5. Variable Rate Bonds - Entities Not Qualifying as Issuers under Art. 717q. The following are our requirements relating to standby bond purchase agreements for supporting variable rate bonds of such entities:
    1. If the interest rate for bank held bonds is also set out in the standby bond purchase agreement, such provision must be limited to "as and to the extent provided in the Order."
    2. The standby bond purchase agreement must provide that in case of a conflict between the agreement and the bond order that the bond order controls.
    3. Payment of fees must be subject to annual appropriation. For school districts, payment of fees must be from maintenance tax or surplus funds.
    4. There must be term-out provisions for bank held bonds at the termination of the standby bond purchase agreement, whether termination is due to some "event of termination" or because the termination date of the agreement is reached.
    5. Term-out provisions must be over a sufficient time period so that hospital districts and other non-717q issuers (other than school districts) can show an ability to pay debt service on the bonds and all other outstanding bonds within the bond allowable rate set out in 1TAC §53.5, or in the case of revenue bonds, with historical or projected available revenues. The term-out period for a school district must be a minimum of three years.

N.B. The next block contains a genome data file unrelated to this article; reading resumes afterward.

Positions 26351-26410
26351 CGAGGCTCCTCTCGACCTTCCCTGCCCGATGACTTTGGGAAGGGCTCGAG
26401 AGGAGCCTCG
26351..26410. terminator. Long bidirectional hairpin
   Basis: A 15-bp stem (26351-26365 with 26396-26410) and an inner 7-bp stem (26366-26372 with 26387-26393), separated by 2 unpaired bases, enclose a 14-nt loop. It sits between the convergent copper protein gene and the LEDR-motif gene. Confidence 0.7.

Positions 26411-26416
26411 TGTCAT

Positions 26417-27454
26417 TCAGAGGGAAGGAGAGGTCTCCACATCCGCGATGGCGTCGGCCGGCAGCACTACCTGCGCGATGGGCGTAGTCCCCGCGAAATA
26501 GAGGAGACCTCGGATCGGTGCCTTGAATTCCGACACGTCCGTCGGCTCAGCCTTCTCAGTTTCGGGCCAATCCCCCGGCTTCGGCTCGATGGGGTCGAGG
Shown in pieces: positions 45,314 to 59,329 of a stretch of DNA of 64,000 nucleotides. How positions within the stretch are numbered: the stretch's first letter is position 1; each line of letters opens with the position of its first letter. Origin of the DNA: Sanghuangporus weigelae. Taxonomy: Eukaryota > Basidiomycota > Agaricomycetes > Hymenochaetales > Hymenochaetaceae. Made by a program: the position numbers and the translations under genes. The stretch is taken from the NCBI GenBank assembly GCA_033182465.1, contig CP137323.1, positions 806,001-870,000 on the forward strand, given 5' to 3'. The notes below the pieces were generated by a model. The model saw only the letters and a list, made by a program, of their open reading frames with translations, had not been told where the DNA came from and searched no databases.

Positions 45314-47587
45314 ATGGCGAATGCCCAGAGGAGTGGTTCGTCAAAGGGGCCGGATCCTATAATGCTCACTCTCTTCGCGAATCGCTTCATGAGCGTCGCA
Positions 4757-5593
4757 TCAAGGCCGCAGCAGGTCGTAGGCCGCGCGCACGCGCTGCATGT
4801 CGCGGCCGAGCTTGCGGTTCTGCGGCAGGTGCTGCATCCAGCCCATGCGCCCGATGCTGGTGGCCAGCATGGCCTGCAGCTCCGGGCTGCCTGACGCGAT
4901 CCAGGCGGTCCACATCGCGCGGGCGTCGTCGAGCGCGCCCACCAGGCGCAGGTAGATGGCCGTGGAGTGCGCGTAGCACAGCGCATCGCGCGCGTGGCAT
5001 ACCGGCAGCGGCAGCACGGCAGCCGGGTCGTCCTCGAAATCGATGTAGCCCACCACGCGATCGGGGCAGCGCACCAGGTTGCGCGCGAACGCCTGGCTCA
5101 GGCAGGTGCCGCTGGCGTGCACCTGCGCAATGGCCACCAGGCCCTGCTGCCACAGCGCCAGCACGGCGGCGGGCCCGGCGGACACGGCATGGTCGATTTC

6. Provisions requiring additional payments to the standby bank because of increased costs to the bank or increased taxes which reduce the banks return must be prospective and, as a part of the fees, subject to annual appropriation.

Very truly yours,

Jim Thomassen
Assistant Attorney General
Chief, Public Finance Division



December 1997

MTR = authorized maximum voted maintenance tax rate of the district, as adjusted according to terms of statute pursuant to which such tax was voted. (see note a, below.)

OMR = district's most recent maintenance tax rate (excluding the portion of the rate attributable to indebtedness secured by the district's maintenance tax authority).

BT1 = tax revenue generated by district levying 50¢ tax rate. Equal to (0.50/100) x TAV x CF.

KO1 = tax revenue generated by district levying tax at rate equal to district's maximum maintenance tax rate minus district's most recent OMR. Equal to (MTR-OMR) x TAV x CF.

T2A = amount of Tier 2 aid that district will receive in the current fiscal year, as demonstrated using the most recent version of the TEA's template for calculating state aid (Tiers 1 and 2), not including state aid to compensate for tax revenue lost due to the increase in the homestead exemption pursuant to section 42.2511, Tex. Educ. Code and less amounts previously "encumbered." See note d. A copy of the completed template will be required as part of the district's general certificate.

FYA = amount of district's Instructional Facilities Allotment (i.e. Tier 3 aid to be received pursuant to chapter 46, Educ. Code), as determined by TEA. Evidence of the amount of the allotment must be received in the form of a copy of notification received by the district from TEA.